Choose High-Quality Proteins for Optimal Keto Results.
A keto diet is high in fats, low in carbs, and moderate in protein. So as you can imagine, getting the protein right plays a major role in whether you’ll succeed or fail on keto. In this blog post, you’ll learn exactly what to do with protein so that you can achieve your keto goals!
Let’s first get the vegan view of protein out of the way since there are still some crazy people out there who believe that it’s possible to survive by eating only plants. Well, I’m sure that you can survive, but that’s about it.
I often get asked the question: “Can I do vegan keto?” My answer is that I suppose that you “could” do vegan keto. Just like you “could” walk from Dubai to Europe, but you probably don’t want to do it since you’re likely to die before getting to your destination.
The issue with skipping animal protein is that the alternatives aren’t very good. Firstly, plant-based proteins (like lentils and chickpeas) are high in carbs. That won’t work on keto.
I’m always curious about why people don’t want to eat animal protein. I understand if there is an ethical or religious reason, and I respect that.
But let’s look at the other reasons for avoiding meat. Health reasons? Well, the vegetarians and vegans who want me to help them do a plant-based keto diet also want me to help them get rid of their excess weight. And I always say: if what you’ve been doing so far has resulted in 30 extra kilos, you need to do something different to get a different result!
Then there is the environmental argument for skipping meat. It’s very fashionable these days to say that you’re eating a “plant-based” diet to save the planet. These people look really cool on Instagram, posing with their rabbit food next to their leather Chanel handbag, at exotic holiday destinations that they probably walked to — right… Aww, but aren’t they cute with their little efforts!
Let’s not forget that it takes quite a bit of water and energy to produce plants. In my opinion, keto makes a great contribution to the planet by allowing efficient eating. Because keto turns off hunger and cravings, there is no need for snacking, overeating or grabbing fast food during blood sugar crashes. You eat less, and if you follow the advice in this blog post, you’ll choose foods produced with minimal harm to the environment.
That leads us to another objection to switching proteins. Price! You might have guessed it already: I’m proposing high-quality, organic produce, and that comes at a premium. But I want to ask you: what can be a more worthwhile investment than saving our planet and health? Plus, think about how much money you’ll be saving on keto when you won’t need to binge on junk food anymore.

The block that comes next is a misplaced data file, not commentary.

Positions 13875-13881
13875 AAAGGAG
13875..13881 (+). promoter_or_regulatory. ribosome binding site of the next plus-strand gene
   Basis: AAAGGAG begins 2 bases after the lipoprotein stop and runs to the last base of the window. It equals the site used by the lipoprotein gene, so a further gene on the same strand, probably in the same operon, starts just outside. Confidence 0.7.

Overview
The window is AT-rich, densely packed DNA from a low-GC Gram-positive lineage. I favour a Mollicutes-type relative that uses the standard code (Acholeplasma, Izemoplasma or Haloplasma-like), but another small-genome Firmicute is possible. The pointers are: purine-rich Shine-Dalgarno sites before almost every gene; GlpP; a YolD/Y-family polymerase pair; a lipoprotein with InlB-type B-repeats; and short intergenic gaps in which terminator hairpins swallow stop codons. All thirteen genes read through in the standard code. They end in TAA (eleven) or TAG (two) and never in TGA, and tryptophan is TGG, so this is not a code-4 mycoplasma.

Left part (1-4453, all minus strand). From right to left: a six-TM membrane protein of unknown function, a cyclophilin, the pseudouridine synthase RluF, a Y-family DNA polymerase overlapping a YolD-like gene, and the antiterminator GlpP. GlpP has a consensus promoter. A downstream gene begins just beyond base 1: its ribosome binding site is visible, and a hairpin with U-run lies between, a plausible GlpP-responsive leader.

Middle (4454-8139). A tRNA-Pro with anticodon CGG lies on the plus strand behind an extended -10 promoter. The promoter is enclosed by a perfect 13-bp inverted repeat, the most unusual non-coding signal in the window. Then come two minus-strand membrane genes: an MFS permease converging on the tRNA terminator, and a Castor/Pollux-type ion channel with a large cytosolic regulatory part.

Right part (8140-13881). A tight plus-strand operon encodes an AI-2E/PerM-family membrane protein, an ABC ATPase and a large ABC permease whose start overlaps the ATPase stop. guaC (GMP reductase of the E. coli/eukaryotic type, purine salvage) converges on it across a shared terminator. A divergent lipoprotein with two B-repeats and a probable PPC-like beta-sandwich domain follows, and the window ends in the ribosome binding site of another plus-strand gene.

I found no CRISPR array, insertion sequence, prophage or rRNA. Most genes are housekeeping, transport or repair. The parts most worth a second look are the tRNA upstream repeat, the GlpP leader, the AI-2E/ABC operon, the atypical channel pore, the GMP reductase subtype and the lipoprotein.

So let’s look at how to approach protein on keto so that you will achieve your health and weight loss goals!
1. Eat 1.2–1.7 g of Protein/Kg of Body Weight.
If thinking about grams only confuses you, a good rule of thumb for protein is to choose a piece that is the size of your palm.
2. Divide the Protein Between Your Meals.
If the body gets more protein than it needs, it will convert the protein to sugar. A higher blood sugar level will kick you out of ketosis and hinder your weight loss. A way to minimize this risk is not to have all of your protein in one go. Instead, split the protein between your meals.
3. Do a Weekly Protein Fast.
Too much protein can also cause inflammation, which can cause a weight stall. Therefore, “clean” your cells by skipping protein once a week. You can choose to only eat fats and vegetables on this day.
1. Skip Processed Protein.
“Processed,” in this case, means anything with more than one ingredient. That includes sausages, cheese, and of course, fast-food hamburgers.
There are a few reasons why you should avoid these foods. To start with: who knows what’s in a sausage, other than the meat? Cheese is full of mold toxins, and it doesn’t sound very healthy, does it (learn more about dairy’s impact on health and weight here). And fast food is cheap because of using cheap cooking methods and ingredients, like toxic vegetable oil.
To sum up: the toxins in processed proteins will hinder your health and weight results on keto!
2. Choose Organic and Grass-Fed Meat.
Animals from organic farming haven’t had a toxic feed or been pumped with antibiotics. Studies show that meat from cattle that eats grass is more nutritious, so the ideal meat is both organic and grass-fed.
One issue with non-grass fed meat is the toxins from the grains that the animal has eaten ends up in your system. However, some producers of grass-fed meat cheapen their production by giving their cattle grains closer to the slaughter. So the most ideal meat choice is organic, grass-fed, and grass-finished.
Unfortunately, you’ll probably have difficulties finding this “most ideal” type of meat. So don’t worry: just pick the best available option! Lamb eats grass, so it’s a good meat option that is readily available. Organic beef is another example that should be easy to find in most larger grocery stores.
Always choose locally produced food when possible. Aside from doing the planet a favor, you can trust that the food quality will be better when the meat hasn’t traveled from the other side of the world!
3. Choose Wild-Caught Fish.
Farmed fish is higher in pollutants and parasites, so opt for wild-caught, fatty fish. Wild-caught salmon, anchovies, and sardines are good keto fish since they are also high in fat.
4. Limit Chicken to Once a Week.
As I mentioned above, organic meat is the healthiest option. Choosing organic is particularly important for chicken since “standard” chicken eats fattening, toxic food. These toxins are also making us fat when we eat them!
But even when you choose organic chicken, I recommend limiting your chicken eating to once a week. That’s because all chicken is high in Omega-6, which is inflammatory.